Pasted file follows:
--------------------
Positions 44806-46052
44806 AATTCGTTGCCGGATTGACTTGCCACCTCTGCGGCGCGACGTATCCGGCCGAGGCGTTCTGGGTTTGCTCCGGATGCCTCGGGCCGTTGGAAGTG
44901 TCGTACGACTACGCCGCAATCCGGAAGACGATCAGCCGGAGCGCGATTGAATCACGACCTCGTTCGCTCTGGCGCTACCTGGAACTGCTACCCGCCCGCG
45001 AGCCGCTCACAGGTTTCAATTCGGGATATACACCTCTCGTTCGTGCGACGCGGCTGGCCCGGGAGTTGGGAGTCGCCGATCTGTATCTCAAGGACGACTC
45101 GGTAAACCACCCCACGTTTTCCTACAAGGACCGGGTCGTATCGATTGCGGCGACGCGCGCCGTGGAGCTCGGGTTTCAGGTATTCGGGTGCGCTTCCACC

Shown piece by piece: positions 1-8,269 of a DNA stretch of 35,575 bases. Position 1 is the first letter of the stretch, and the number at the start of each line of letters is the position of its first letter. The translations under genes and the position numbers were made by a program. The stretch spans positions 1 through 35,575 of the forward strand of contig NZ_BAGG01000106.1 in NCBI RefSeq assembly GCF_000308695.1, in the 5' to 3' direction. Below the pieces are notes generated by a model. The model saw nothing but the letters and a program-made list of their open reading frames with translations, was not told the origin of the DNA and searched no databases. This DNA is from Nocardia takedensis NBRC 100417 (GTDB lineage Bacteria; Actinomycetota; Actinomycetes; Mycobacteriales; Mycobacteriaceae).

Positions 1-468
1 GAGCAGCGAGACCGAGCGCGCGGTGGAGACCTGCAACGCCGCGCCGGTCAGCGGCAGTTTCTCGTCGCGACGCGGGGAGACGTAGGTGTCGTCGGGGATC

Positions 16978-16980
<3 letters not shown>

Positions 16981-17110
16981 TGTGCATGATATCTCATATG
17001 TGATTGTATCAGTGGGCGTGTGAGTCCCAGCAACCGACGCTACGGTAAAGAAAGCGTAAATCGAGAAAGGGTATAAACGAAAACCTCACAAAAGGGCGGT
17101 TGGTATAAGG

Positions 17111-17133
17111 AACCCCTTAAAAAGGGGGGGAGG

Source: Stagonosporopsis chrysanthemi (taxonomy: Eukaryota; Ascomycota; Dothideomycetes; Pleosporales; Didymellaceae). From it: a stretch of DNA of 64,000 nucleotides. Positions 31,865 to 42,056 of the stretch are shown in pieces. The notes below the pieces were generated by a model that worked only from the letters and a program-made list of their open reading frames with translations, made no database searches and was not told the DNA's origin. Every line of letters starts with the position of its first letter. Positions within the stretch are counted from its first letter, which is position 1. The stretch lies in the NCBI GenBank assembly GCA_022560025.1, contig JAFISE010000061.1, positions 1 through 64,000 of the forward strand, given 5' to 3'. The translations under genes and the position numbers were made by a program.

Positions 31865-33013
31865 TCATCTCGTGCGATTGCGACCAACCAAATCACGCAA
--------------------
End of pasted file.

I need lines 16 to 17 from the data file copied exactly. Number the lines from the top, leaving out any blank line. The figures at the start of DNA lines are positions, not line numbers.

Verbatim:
17111 AACCCCTTAAAAAGGGGGGGAGG

Source: Stagonosporopsis chrysanthemi (taxonomy: Eukaryota; Ascomycota; Dothideomycetes; Pleosporales; Didymellaceae). From it: a stretch of DNA of 64,000 nucleotides. Positions 31,865 to 42,056 of the stretch are shown in pieces. The notes below the pieces were generated by a model that worked only from the letters and a program-made list of their open reading frames with translations, made no database searches and was not told the DNA's origin. Every line of letters starts with the position of its first letter. Positions within the stretch are counted from its first letter, which is position 1. The stretch lies in the NCBI GenBank assembly GCA_022560025.1, contig JAFISE010000061.1, positions 1 through 64,000 of the forward strand, given 5' to 3'. The translations under genes and the position numbers were made by a program.